# Creating a Velocity Measurement Tool

Discussion in 'General Electronics Discussion' started by bcouilla, Jan 30, 2015.

1. ### bcouilla

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Jan 30, 2015
Hey Everyone!

I am new to the forum and was hoping to get some help on a project I am working on.

The idea is this:

1.) Floor Unit houses a string/cable that attaches to a bar about 6-7 ft high off the ground
2.) Bar then moves load up and down for 1 repetition.
3.) The movement of the string generates a distance and time of the repetition
4.) Unit relays information to device that outputs (displays) velocity (preferably average and peak velocities)

I was thinking of using a String potentiometer but my thoughts tell me that how does the differentiate between repetitions.

Thanks!

2. ### Gryd3

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Jun 25, 2014
What is this device... The cable must connect to something other than the bar?

3. ### shrtrnd

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Jan 15, 2010
Accelerometer?

4. ### bcouilla

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Jan 30, 2015
This is what I was thinking of. See attached

shrtrnd, that could work how accurate can they get? I want it to be consistent and repeatable as possible.

File size:
22.4 KB
Views:
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Jan 30, 2015
6. ### Gryd3

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Jun 25, 2014
How accurate could you do velocity with an accelerometer?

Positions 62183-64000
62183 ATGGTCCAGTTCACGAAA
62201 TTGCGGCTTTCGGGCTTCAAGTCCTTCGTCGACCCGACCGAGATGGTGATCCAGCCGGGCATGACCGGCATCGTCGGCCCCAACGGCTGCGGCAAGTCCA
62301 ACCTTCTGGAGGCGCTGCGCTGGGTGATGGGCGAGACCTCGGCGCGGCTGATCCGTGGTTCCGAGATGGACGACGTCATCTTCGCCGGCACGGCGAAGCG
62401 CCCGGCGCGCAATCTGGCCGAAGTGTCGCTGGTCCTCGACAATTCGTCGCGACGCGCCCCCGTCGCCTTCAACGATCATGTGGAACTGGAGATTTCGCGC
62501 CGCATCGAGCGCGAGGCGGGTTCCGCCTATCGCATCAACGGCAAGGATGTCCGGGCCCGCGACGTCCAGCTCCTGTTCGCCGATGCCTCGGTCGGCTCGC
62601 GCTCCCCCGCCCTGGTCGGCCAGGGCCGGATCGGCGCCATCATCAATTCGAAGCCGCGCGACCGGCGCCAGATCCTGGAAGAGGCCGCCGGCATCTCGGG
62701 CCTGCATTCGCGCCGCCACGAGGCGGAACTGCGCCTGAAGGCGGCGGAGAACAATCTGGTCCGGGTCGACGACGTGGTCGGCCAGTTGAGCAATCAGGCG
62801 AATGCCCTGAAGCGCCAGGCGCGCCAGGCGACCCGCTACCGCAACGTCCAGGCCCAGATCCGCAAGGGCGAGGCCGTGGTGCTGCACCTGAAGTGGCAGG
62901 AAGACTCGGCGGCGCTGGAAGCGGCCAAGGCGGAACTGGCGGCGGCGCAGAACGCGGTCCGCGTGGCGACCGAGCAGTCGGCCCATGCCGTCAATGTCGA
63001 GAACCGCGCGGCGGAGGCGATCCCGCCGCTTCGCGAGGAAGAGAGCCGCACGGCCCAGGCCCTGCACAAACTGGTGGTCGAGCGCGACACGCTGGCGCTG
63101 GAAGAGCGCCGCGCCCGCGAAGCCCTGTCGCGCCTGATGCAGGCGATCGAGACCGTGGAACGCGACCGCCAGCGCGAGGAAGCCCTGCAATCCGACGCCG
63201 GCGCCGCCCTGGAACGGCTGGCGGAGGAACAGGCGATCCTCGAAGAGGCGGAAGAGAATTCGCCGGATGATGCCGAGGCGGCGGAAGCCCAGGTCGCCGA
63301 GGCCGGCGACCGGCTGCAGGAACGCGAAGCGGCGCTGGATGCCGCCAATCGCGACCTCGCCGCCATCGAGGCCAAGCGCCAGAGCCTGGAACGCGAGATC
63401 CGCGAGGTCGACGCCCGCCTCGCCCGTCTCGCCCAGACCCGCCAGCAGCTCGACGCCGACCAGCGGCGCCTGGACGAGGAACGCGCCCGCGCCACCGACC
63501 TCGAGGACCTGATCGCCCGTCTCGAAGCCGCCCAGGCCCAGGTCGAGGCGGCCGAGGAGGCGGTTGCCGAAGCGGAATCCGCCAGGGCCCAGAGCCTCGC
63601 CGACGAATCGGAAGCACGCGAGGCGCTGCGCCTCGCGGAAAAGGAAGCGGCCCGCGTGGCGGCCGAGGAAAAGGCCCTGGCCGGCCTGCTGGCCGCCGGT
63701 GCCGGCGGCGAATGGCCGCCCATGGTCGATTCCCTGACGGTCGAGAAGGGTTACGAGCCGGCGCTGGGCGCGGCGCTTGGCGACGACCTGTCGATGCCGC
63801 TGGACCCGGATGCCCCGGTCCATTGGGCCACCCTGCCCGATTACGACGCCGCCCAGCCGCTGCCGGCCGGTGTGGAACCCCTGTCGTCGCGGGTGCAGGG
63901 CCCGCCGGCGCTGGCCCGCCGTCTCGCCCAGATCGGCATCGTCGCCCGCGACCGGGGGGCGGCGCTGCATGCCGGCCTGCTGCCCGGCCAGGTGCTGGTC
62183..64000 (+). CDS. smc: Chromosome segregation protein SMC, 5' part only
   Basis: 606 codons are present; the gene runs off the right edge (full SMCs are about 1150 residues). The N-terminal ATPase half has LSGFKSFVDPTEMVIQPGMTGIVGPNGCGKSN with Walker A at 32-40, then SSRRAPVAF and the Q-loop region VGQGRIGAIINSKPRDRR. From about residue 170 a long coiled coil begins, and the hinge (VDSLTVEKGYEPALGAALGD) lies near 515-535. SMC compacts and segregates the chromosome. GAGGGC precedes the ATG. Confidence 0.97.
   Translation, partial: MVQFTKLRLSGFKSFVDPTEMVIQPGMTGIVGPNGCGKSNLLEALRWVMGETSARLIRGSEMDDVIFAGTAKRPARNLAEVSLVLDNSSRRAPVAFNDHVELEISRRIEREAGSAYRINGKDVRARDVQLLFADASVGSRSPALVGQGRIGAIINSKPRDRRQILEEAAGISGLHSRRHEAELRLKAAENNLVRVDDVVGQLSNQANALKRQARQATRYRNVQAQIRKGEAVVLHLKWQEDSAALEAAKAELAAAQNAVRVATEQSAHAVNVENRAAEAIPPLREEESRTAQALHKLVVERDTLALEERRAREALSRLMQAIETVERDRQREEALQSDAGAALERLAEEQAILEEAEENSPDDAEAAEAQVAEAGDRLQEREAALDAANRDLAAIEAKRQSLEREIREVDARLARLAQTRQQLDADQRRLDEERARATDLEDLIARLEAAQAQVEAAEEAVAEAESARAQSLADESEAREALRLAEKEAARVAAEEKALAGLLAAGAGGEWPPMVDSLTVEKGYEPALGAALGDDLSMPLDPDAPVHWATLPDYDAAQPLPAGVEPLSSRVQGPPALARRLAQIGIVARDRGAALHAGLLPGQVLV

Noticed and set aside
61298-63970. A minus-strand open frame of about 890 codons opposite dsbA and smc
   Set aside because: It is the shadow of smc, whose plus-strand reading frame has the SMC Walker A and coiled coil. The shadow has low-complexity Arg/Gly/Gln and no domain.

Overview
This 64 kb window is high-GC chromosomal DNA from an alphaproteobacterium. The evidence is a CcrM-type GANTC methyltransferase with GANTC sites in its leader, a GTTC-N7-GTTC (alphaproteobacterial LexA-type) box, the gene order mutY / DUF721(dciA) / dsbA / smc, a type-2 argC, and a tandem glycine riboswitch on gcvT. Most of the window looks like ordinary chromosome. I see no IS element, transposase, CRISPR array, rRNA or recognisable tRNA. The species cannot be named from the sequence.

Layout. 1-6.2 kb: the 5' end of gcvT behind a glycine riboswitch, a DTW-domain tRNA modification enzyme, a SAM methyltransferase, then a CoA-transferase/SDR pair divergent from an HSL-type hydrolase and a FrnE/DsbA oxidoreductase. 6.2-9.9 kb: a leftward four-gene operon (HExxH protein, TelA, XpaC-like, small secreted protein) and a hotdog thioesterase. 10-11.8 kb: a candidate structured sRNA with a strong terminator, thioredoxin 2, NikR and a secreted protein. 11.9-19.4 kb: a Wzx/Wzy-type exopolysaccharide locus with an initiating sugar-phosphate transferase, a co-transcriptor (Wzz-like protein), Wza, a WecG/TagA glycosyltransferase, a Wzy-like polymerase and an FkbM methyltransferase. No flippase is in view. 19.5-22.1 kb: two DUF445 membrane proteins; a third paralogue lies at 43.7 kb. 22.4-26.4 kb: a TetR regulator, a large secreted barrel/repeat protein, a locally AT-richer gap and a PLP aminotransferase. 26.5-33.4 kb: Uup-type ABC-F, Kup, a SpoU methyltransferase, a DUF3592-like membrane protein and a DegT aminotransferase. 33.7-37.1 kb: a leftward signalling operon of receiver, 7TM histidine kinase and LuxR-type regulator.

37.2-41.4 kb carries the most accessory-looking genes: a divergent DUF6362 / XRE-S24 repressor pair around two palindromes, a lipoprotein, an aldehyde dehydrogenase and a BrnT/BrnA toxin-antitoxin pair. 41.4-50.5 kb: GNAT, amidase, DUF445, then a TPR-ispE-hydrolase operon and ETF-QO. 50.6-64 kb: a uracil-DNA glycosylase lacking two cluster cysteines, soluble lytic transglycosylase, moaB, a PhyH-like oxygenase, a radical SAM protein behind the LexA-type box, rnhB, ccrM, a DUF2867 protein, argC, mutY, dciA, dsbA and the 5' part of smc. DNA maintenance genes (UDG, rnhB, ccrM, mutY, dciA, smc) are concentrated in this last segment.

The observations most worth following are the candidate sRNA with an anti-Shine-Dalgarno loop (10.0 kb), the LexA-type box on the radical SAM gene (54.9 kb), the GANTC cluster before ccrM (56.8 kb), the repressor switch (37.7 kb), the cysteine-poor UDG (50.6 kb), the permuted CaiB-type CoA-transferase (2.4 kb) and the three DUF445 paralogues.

It won't be able to sense motion as such... just changes in motion.
You would need to use a little calculus to determine the velocity of the object when given an acceleration and time, but the acceleration won't be constant... It can be done, just nervous about the required accuracy, and what you may end up with an accelerometer.
If it's going to be suspended from this bar without a reference point then this will be as good as it can get.
If you can use a reference somewhere... ie, using a ping sensor to measure distances from the floor, then you could more easily calculate velocity to a more accurate level.

7. ### bcouilla

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Jan 30, 2015
The unit i would make would be on the floor. But i get what youre saying about ping sensors. how would you approach using those?

Thanks!

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Dec 18, 2013
Look at altimeter modules. They are used in lifts and can determine the distance between floors of a building. I saw one sense a few cm of movment of a desk. You might be able interface with one of these.

Gryd3 likes this.
9. ### Gryd3

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Jun 25, 2014
A ping sensor would merely be attached or suspended from the bar and pointed at the floor (or ceiling) so that when the bar moved, the distance reported back changes.
Using the Altimeter mentioned above would help as well...